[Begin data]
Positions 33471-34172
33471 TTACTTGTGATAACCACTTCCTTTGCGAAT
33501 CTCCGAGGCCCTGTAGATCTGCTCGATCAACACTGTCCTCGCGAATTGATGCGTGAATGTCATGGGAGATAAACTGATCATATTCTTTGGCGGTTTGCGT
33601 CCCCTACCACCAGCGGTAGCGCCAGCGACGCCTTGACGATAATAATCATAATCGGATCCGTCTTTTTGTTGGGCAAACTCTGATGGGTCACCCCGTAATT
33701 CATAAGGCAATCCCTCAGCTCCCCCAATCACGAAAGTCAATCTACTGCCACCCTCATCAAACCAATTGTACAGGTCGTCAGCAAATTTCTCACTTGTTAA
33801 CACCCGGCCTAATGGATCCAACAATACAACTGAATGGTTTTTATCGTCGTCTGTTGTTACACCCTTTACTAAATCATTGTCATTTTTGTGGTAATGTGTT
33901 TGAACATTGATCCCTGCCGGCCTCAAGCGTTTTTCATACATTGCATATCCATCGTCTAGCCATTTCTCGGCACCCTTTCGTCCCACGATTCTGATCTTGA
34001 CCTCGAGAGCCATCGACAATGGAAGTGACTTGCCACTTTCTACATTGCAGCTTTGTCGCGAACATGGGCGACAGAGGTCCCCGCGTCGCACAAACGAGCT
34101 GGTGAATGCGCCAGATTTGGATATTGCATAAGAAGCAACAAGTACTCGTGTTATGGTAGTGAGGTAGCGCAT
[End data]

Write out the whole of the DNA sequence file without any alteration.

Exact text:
Positions 33471-34172
33471 TTACTTGTGATAACCACTTCCTTTGCGAAT
33501 CTCCGAGGCCCTGTAGATCTGCTCGATCAACACTGTCCTCGCGAATTGATGCGTGAATGTCATGGGAGATAAACTGATCATATTCTTTGGCGGTTTGCGT
33601 CCCCTACCACCAGCGGTAGCGCCAGCGACGCCTTGACGATAATAATCATAATCGGATCCGTCTTTTTGTTGGGCAAACTCTGATGGGTCACCCCGTAATT
33701 CATAAGGCAATCCCTCAGCTCCCCCAATCACGAAAGTCAATCTACTGCCACCCTCATCAAACCAATTGTACAGGTCGTCAGCAAATTTCTCACTTGTTAA
33801 CACCCGGCCTAATGGATCCAACAATACAACTGAATGGTTTTTATCGTCGTCTGTTGTTACACCCTTTACTAAATCATTGTCATTTTTGTGGTAATGTGTT
33901 TGAACATTGATCCCTGCCGGCCTCAAGCGTTTTTCATACATTGCATATCCATCGTCTAGCCATTTCTCGGCACCCTTTCGTCCCACGATTCTGATCTTGA
34001 CCTCGAGAGCCATCGACAATGGAAGTGACTTGCCACTTTCTACATTGCAGCTTTGTCGCGAACATGGGCGACAGAGGTCCCCGCGTCGCACAAACGAGCT
34101 GGTGAATGCGCCAGATTTGGATATTGCATAAGAAGCAACAAGTACTCGTGTTATGGTAGTGAGGTAGCGCAT